In the May/June 1983 issue of Regulation magazine, the economist Bruce Yandle set forth a new theory of government intervention. At the time Yandle was executive director of the Federal Trade Commission, and, as an economist, he had recently become interested in the demand for and supply of social regulations. Where exactly do these regulations come from?
As he read about historical efforts to control alcohol by banning Sunday sales, Yandle found the answer in an unlikely coalition. Churchgoing teetotalers endorsed the prohibition on moral grounds, while bootleggers supported the restrictions in order to limit competition. As Yandle discovered more and more examples of this alliance — from environmental policy to interstate trucking — he concluded that “durable social regulation evolves when it is demanded by both of two distinctly different groups.” He referred to these groups as “Bootleggers,” who have an economic interest in the regulation, and “Baptists,” who have a moral argument.
In a new book called Bootleggers & Baptists, Yandle — along with Adam Smith, director of the Center for Free Market Studies at Johnson and Wales — revisits an old theory with new perspective. The book explores a political dynamic connecting interest groups who, for very different reasons, spend time and resources seeking government favors. “At its very root, it is a story about the demand for and supply of politically provided pork,” Smith and Yandle write.
The authors begin by surveying the explosive growth in federal regulation during the 1970s and 1980s — when the theory was germinating — presenting an array of Bootlegger and Baptist stories stretching from Magna Carta to today’s energy industry. This thick layer of rules is at the center of the narrative. “When the pace of regulation accelerates,” they write, “Bootleggers and Baptists are sure to barbecue while the political fire pits are hot.”
Smith and Yandle then spend time deconstructing the two groups. They show how the ultimate results of noble‐minded efforts to effect change in the public interest prove to be neither noble nor in the public interest. Instead, a publicspirited group wraps a selfinterested lobbying effort in a cloak of respectability. As a result, “once Bootleggers and Baptists are locked into a successful coalition, their structural incentives change, making political wealth extraction more attractive than private wealth generation — to society’s detriment.”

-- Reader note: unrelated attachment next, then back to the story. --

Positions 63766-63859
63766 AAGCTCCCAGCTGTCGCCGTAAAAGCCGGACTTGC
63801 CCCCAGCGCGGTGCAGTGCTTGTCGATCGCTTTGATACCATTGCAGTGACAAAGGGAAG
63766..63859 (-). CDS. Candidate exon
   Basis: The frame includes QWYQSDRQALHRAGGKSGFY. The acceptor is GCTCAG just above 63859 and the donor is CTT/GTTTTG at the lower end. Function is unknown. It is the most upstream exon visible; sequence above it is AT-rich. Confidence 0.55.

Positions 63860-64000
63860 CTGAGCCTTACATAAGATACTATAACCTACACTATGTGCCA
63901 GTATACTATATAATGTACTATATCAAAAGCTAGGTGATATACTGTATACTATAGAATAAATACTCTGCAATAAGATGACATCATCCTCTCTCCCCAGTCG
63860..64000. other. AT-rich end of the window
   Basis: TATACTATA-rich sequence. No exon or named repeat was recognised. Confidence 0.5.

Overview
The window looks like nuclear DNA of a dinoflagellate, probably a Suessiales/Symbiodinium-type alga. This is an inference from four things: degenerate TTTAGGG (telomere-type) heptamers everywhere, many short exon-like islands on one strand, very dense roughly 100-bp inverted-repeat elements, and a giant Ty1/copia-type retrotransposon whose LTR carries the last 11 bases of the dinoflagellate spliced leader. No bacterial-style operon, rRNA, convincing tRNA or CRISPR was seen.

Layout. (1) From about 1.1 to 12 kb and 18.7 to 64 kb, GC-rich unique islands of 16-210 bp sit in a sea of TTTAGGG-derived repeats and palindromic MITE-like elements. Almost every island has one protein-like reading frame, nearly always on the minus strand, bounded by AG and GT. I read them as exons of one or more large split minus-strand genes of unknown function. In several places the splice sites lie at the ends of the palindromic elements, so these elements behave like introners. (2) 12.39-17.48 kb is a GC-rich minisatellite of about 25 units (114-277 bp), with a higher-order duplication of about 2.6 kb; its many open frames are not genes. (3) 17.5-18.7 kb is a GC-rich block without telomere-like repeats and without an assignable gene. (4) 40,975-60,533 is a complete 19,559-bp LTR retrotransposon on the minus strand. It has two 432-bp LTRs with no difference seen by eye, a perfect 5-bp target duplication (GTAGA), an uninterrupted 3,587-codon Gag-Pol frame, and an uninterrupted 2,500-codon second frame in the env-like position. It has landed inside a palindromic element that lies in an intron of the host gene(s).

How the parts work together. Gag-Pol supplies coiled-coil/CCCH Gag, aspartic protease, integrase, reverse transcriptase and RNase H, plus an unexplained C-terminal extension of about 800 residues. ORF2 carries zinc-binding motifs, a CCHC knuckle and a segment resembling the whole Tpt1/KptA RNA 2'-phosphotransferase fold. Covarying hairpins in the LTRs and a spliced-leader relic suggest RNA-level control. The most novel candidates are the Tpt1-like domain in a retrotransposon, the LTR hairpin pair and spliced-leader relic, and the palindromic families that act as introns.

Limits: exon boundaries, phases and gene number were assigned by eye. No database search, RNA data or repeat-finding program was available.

Consider, for instance, Obamacare. The implementation of health care reform provided some amount of access to a larger share of the population. Yet, it also cartelized 17 percent of the U.S. economy, guaranteeing an expanded market for the country’s biggest political players. “In each of these efforts, a vast Baptist choir sang the praises of government‐assisted health care,” the authors write. “But lurking in the background — and sometimes in the back row of the choir — were pharmaceutical, insurance, and other health care Bootleggers ready to expand sales to the regulated sector.” As Smith and Yandle detail in full, the story behind the rise of Obamacare is more complex than it seems — and much more interesting.
In one example after another — from the Troubled Asset Relief Program to climate change — the two economists reveal the interaction of lofty values with narrow selfinterest. In short, politicians who deliver pork to Bootleggers can justify their actions by appealing to higher “Baptist” morality. This phenomenon is driven by forces deeply rooted in our DNA, they explain. What, then, is the endgame? Is this marriage of strange bedfellows here to stay? “We are all at least a little bit Bootlegger, a little bit Baptist,” Smith and Yandle conclude, “which means as long as we remain human, the story of Bootleggers and Baptists will continue.”